The collaboration between Disney and Harvey Weinstein for the film adaptation of Eoin Colfer’s Artemis Fowl just goes to show what a good piece of literature can do. At the time the Weinsteins optioned the book in 2000, they were working for the Disney-owned production company Miramax and the Disney chief was Michael Eisner. Five years later the Weinsteins split from the company over creative and financial disputes, and when they tried to regain the company they had founded, Eisner rejected the offer in favor of Tom Barrack’s Colony Capital. After the break, it seemed unlikely that they would ever work together again.Luckily, Fowl was one of the titles the Weinsteins were allowed to produce based on the separation agreement. Now it appears it is time to let bygones be bygones. Harvey Weinstein is quoted in a report from Deadline acknowledging the surprising reunion and offering up some excitement about the project that had been lying dormant for over a decade:
“If you would have told me five years ago I would be producing a project with Disney I would have thought you were crazy,” said the Weinstein Company co-chairman. “I feel as though everything is coming full circle considering Bob De Niro and Jane Rosenthal brought me this book while I was still at Miramax and within hours I told them I wanted the rights to the film. I am thrilled to be reunited with Alan Horn, who I worked with while he was at Warner Bros., and we had tremendous success with The Aviator, Starsky And Hutch and Teenage Mutant Ninja Turtles. It is also exciting to partner with friends Alan Bergman, Sean Bailey and of course Bob Iger, who has been incredibly generous to me over the years. This is a special project for me because my children absolutely love this book. This story is for everyone and there is no one better than Disney to make a film that will excite people young and old.”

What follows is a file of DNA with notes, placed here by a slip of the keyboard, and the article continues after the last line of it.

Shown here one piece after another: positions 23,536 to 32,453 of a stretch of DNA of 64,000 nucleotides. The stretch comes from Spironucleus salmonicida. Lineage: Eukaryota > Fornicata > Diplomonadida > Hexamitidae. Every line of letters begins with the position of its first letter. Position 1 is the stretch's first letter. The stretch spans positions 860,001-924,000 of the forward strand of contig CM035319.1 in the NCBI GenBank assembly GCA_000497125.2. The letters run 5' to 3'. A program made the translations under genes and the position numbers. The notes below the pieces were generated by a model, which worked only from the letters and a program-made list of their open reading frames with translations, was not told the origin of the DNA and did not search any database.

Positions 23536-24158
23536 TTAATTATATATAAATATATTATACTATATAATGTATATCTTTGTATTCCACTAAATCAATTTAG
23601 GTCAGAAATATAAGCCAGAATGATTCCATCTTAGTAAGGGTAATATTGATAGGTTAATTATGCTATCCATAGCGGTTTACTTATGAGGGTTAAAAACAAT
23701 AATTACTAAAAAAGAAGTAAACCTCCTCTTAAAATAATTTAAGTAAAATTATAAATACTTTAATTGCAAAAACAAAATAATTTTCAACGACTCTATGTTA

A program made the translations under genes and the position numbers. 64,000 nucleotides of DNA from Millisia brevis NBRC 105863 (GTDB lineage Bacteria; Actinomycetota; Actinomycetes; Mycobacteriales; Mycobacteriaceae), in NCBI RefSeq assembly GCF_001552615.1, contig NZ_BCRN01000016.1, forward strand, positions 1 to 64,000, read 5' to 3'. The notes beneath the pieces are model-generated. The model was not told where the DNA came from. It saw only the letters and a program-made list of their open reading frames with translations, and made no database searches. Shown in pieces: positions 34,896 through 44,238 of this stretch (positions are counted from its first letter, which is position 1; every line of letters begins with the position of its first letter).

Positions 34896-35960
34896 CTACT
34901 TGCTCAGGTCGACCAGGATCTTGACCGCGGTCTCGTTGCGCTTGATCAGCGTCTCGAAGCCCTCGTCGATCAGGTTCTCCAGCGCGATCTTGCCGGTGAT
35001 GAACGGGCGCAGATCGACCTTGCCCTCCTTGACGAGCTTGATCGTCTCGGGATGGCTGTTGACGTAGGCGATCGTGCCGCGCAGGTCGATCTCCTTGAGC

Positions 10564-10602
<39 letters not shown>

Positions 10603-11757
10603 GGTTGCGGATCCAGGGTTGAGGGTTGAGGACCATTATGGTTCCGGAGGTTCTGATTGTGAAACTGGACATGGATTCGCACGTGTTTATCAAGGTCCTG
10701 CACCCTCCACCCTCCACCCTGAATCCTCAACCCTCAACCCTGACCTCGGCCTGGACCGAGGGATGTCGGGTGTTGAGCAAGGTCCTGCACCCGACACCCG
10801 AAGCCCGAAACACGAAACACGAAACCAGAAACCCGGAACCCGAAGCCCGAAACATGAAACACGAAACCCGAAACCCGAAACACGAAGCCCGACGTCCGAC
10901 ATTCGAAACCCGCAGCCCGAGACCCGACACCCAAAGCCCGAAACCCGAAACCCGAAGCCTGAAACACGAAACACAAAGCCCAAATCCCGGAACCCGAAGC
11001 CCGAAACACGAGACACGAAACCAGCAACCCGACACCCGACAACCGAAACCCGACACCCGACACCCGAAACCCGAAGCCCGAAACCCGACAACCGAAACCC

Robert De Niro and Jane Rosenthal will be joining Harvey Weinstein as executive producers and Michael Goldberg, writer for the script of Harry Potter and the Order of the Phoenix, penned the screenplay. The novel follows 12-year-old millionaire genius and criminal mastermind (the titular Artemis Fowl) after he kidnaps a fairy for her magic in order to save his family. Unlike the fairies in bedtime stories, however, these fairies pose a serious threat to the young boy.
The Disney Publishing Worldwide series is incredibly popular, having sold over 21 million copies in 44 languages and the live-action film will be covering the first two installments of the series, which now runs eight books long.